JACKSON, Mich. —
The city of Jackson is seeking a $3 million loan from the state to help pay to replace more than 11,000 lead service lines.
“This is what we call an unfunded mandate,” Public Information Officer Aaron Dimick said. “This is something that a higher government organization is telling us to do but not providing any funds for it. So it puts the city in a difficult situation when the state is making us do something but not providing any money. That means it is a huge financial burden on the city and unfortunately, we have to pass it down on the residents.”
According to the state Department of Environment, Great Lakes and Energy, water suppliers must use revenues they collect from customers to pay for lead line removal.
“There is $102 million for lead service line replacement in disadvantaged communities and an additional $37.5 million in drinking water asset management grants related to meeting the requirements of the new rule,” the department's Strategic Communications Adviser Scott Dean said.
City officials recently raised water rates by 12 percent to help generate the projected $120 million it will cost Jackson.
Yet, they believe they need more money to complete the project, which is expected to be done over the next 20 to 30 years.
Dimick says, even though they want to apply for a loan, they don’t want residents to think the city is taking on more debt.
“Because Jackson is considered a disadvantaged community because we have a high number of low-income residents that qualifies the city to have this loan essentially forgiven so then it becomes a grant. It’s through something called principal forgiveness,” Dimick said.
State officials said the mandate stems from Gov, Gretchen Whitmer’s MI Clean Water plan announced in October.
“Michigan now has the strongest protections in the United States against lead in drinking water. Under the state’s lead and copper rule, all lead service lines must be removed over the next 20 years,” Dean said.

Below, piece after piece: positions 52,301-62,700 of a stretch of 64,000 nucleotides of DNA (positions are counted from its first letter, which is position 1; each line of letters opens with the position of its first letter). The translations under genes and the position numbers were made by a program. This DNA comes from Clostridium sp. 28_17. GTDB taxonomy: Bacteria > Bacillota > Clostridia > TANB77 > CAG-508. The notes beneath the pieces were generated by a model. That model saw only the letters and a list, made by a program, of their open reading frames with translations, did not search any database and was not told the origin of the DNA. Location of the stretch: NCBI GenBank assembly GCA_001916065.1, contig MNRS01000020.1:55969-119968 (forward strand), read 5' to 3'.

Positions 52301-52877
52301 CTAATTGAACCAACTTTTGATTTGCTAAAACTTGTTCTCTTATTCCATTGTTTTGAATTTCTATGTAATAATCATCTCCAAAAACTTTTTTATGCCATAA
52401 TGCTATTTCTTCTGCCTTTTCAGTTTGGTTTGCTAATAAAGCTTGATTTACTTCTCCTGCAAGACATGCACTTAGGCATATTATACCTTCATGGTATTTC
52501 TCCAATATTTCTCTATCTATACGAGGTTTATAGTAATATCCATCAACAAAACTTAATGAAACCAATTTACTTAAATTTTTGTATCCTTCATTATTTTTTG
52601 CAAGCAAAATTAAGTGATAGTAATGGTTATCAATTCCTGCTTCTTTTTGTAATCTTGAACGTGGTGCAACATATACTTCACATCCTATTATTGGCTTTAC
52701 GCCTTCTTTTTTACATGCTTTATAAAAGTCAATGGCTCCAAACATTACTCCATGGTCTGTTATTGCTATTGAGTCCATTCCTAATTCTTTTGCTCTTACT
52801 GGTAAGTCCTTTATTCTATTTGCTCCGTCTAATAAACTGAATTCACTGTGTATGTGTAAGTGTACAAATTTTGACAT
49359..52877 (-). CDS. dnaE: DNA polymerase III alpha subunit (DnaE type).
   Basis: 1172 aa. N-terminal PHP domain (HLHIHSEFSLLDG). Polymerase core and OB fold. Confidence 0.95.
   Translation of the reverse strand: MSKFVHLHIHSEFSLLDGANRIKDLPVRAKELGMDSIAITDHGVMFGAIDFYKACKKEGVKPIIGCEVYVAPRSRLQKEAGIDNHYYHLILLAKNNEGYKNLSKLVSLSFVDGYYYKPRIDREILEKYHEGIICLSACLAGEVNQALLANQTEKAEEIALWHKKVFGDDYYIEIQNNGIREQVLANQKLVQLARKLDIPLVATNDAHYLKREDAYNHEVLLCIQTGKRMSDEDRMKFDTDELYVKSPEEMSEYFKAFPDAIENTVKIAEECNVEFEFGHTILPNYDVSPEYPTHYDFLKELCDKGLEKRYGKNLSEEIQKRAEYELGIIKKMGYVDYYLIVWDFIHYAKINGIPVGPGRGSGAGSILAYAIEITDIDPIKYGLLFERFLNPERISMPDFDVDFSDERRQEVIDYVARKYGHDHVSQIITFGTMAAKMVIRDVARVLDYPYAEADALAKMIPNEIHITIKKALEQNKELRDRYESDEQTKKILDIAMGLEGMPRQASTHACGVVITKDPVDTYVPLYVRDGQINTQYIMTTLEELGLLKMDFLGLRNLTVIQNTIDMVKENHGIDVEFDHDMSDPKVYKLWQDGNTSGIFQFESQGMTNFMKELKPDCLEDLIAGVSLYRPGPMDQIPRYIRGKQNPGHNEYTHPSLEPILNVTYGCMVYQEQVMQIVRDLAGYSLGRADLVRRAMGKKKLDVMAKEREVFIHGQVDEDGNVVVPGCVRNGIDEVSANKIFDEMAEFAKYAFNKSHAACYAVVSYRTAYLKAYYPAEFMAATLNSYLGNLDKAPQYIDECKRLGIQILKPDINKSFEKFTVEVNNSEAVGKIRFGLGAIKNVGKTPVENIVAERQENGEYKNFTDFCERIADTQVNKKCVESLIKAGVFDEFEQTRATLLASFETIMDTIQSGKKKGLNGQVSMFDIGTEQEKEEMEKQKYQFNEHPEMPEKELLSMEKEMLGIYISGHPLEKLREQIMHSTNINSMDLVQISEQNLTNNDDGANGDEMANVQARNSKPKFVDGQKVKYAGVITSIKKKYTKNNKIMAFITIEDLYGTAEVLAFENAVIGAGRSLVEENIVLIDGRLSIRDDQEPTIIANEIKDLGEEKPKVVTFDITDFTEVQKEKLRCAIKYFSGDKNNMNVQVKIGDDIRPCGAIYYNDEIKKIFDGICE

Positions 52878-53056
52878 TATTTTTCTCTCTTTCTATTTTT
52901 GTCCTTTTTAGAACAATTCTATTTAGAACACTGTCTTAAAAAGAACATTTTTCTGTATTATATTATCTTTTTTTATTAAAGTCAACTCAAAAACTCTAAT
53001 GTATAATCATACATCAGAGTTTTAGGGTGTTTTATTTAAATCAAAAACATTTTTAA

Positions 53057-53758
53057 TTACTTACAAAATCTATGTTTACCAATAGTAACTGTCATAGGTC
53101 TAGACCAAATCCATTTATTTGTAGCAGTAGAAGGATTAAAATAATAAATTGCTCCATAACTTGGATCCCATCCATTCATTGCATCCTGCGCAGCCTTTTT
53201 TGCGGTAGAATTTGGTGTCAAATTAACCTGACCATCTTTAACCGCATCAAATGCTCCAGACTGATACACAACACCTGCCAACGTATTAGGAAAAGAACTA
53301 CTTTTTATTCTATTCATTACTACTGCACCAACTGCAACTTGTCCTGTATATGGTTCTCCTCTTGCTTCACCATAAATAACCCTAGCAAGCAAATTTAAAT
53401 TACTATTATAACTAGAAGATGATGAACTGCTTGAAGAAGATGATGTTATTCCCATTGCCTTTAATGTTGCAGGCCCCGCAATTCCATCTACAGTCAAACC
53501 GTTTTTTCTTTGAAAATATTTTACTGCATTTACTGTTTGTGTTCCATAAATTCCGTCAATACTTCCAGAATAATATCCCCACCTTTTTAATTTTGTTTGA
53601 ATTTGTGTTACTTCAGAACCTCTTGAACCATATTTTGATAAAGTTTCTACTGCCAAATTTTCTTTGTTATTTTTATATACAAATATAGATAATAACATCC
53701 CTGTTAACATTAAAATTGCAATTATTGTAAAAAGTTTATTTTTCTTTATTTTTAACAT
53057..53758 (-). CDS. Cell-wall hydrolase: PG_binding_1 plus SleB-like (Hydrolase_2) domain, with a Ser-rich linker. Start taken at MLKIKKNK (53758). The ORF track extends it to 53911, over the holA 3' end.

Steps are being taken to make this project more efficient. The city has already identified more than 1,800 properties that they would use the $3 million on. Dimick said the properties have half lead lines and half copper lines. They want to keep the copper lines as it is considered safe according to the State.
“When we actually go to replace it it’s also going to be a lot easier. There’s less of a street we have to dig up, there’s less of parkway we have to disturb, there’s less of a sidewalk that we have to dig up and replace, there’s less of a front yard we have to dig up and disturb. We thought it would be really good to start with these 1,800 properties because we thought it would be easier to replace,” Dimick said.
This project will require the city to dig up each property to identify the lead service lines and then replace them. Officials say this will not affect the recent water rate increase as that is locked in through 2024.
“Long-term this will lessen the financial burden of this entire huge undertaking on the city and our residents eventually. We think it’s going to be a big boost to our lead line replacements, give us some money to use for next year so we can really get it going,” Dimick said.
The city’s commitment to this project plan would be $300,000 to cover administrative costs.
The City Council still has to vote on whether to pursue this loan.
Want to see more local news? Visit the FOX47News Website.
Stay in touch with us anytime, anywhere.
Sign up for newsletters emailed to your inbox.
Select from these options: Breaking News, Severe Weather, School Closings, Daily Headlines, and Daily Forecasts.